In accordance with another aspect of the invention, there is provided a method of controlling reproduction of images comprising the steps of: (a) charging an electrostatic recording member with a primary charge defined by a parameter Vo ; (b) modulating the primary charge on the recording member with an exposure device to form an exposed test area, the exposure device having an exposure parameter Eo ; (c) developing the exposed test area with charged toner using an electrical bias having an alternating current parameter AC; and (d) controlling adjustments to the parameters Eo, Vo and AC by measuring a density parameter DOUT of the exposed and developed test area, calculating an error, ΔDOUT, in the measured density parameter from a density setpoint, and multiplying ΔDOUT by respective first, second and third constants to obtain respective adjustment values used for adjusting Eo, Vo and AC; and (e) repeating steps (a) through (d) to provide repeated adjustment values used for adjusting Eo, Vo and AC wherein in the repeating of steps (a) through (d) a fixed ratio is maintained between said first, second and third constants.
In accordance with a third aspect of the invention, there is provided a reproduction apparatus comprising an electrostatic recording member for supporting an electrostatic image; a primary charger establishing a primary charge on the member, the primary charge being defined by a parameter Vo ; an exposure device imagewise modulating the primary charge to form an electrostatic image on the recording member and having an exposure parameter Eo ; a developer station developing the electrostatic image with charged toner, the developer station having a direct current electrical bias Vb to establish a field for urging movement of the toner to the member; a controller controlling adjustments to the parameters Eo, Vo and delV=Vo -Vb by measuring a density parameter DOUT of an exposed and developed area on the member that is formed by operation of said primary charger, said exposure device and said developer station, said controller including a calculator for calculating an error, ΔDOUT, in the measured density parameter from a density setpoint and multiplying ΔDOUT by respective first, second and third constants to obtain respective adjustment values used for adjusting Eo, Vo and delV and wherein in repeated use of said controller to provide repeated adjustment values used for adjusting Eo, Vo and delV a fixed ratio is maintained between said first, second and third constants.
In the detailed description of the preferred embodiments of the invention presented below, reference is made to the accompanying drawings in which:
FIG. 1 is a schematic showing a side elevational view of an electrostatographic machine in which the present invention is useful;
FIG. 2 is a schematic of an algorithm for control of Vo, Eo and development station bias in the apparatus of FIG. 1;
FIG. 3 is a flowchart of a program operative for determining new values of Vo, Eo and development station bias during operation of the apparatus of FIG. 1; and
FIG. 4 is a schematic of controls for use in the apparatus of FIG. 1 for controlling replenishment of a development station.
The present invention is described below in the environment of an electrophotographic copier and/or printer.
Because apparatus of the general type described herein are well known the present description will be directed in particular to elements forming part of, or cooperating more directly with, the present invention.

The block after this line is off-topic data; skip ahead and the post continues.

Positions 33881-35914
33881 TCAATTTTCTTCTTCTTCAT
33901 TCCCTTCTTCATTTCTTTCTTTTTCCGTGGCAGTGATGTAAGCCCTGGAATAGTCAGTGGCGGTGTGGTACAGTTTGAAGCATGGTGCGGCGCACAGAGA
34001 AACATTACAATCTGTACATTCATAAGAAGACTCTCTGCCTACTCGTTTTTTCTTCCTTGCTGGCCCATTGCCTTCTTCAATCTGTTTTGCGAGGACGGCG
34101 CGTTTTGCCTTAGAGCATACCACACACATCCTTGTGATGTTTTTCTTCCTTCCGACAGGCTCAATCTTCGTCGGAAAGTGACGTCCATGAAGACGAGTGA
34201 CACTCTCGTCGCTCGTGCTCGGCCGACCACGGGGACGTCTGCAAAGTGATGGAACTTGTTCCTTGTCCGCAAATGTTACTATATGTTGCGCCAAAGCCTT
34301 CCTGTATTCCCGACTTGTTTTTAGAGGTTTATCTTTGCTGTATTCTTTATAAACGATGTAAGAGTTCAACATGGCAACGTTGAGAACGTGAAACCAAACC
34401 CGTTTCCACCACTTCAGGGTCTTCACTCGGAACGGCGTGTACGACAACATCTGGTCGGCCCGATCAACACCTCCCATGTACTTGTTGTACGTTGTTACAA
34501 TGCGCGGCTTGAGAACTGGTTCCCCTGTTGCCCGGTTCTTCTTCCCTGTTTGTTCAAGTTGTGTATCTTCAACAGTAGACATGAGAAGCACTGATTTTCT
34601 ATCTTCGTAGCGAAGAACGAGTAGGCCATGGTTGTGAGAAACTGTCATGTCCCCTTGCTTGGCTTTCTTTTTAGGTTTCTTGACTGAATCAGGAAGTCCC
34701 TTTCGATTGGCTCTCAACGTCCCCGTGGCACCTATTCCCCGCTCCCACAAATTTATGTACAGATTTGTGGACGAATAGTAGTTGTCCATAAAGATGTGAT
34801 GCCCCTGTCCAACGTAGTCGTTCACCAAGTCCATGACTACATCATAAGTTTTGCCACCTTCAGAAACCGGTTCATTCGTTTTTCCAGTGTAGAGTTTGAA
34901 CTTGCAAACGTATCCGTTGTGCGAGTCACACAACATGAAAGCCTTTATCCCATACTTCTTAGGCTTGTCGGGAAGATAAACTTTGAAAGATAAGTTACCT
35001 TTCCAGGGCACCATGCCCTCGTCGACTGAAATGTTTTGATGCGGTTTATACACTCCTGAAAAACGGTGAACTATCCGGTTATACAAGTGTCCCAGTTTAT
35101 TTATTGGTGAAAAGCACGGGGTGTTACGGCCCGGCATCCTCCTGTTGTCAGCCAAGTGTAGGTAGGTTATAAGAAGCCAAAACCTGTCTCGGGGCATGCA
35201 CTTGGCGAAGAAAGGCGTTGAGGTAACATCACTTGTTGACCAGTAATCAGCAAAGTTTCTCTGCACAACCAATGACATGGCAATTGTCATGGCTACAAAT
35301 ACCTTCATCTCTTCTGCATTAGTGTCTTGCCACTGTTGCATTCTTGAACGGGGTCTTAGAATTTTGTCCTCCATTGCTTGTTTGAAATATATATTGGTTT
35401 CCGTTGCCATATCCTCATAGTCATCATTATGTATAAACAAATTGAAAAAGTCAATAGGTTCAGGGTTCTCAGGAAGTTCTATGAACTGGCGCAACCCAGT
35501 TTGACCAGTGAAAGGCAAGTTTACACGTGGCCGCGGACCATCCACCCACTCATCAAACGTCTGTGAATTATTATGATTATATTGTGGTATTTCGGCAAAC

FIG. 1 is a schematic of an image forming apparatus usable in a DAD-CAD process. Referring to FIG. 1, a moving photoconductive image member 20 is uniformly charged to a charge of a first potential V0 by a primary charger 1. The member 20 is driven by a motor M1 or other driver and is in the form of a belt or drum or other support. The output of the charger is regulated by a programmable controller 30, which is in turn controlled by a logic and control unit (LCU) 100 to adjust primary voltage VO for example through control of electrical potential (VGRID) to a grid that controls movement of charged particles, created by operation of the charging wires, to the surface of the recording member as is well known. Vo is measured on the image member 20 by electrometer 50.
For some embodiments, it is preferred that photoconductive image member 20 be transparent to the imaging exposing radiation. Although the charge could be either negative or positive, for illustrative purposes, it will be described as negative. The charged image member is imagewise exposed at an exposure station 34, for example, by an LED or laser printhead or write head 2, to create a first electrostatic latent image having a minimum potential Ve. At the exposure station 34, projected light from the write head dissipates the electrostatic charge on the photoconductive belt 20 to form a latent image of a document to be copied or printed. The light-emitting recording element(s) of the write head exposes the photoconductive belt picture element (pixel) by picture element with an intensity regulated in accordance with signals from the LCU to a writer interface 36a that includes a programmable controller. Alternatively, the exposure may be by optical projection of an image of a document or a patch onto the photoconductor. It is preferred that the same source that creates the patch used for process control to be described below also exposes the image information.
Where an LED or other electro-optical exposure source is used, image data for recording is provided by a data source 36 for generating electrical image signals such as a computer, a document scanner, a memory, a data network, etc. Signals from the data source and/or LCU may also provide control signals to a writer network, etc. Signals from the data source and/or LCU may also provide control signals to the writer interface 36a for identifying exposure correction parameters in a look-up table (LUT) for use in controlling image density. In order to form patches with density, the LCU may be provided with ROM memory or other memory representing data for creation of a patch that may be input into the data source 36.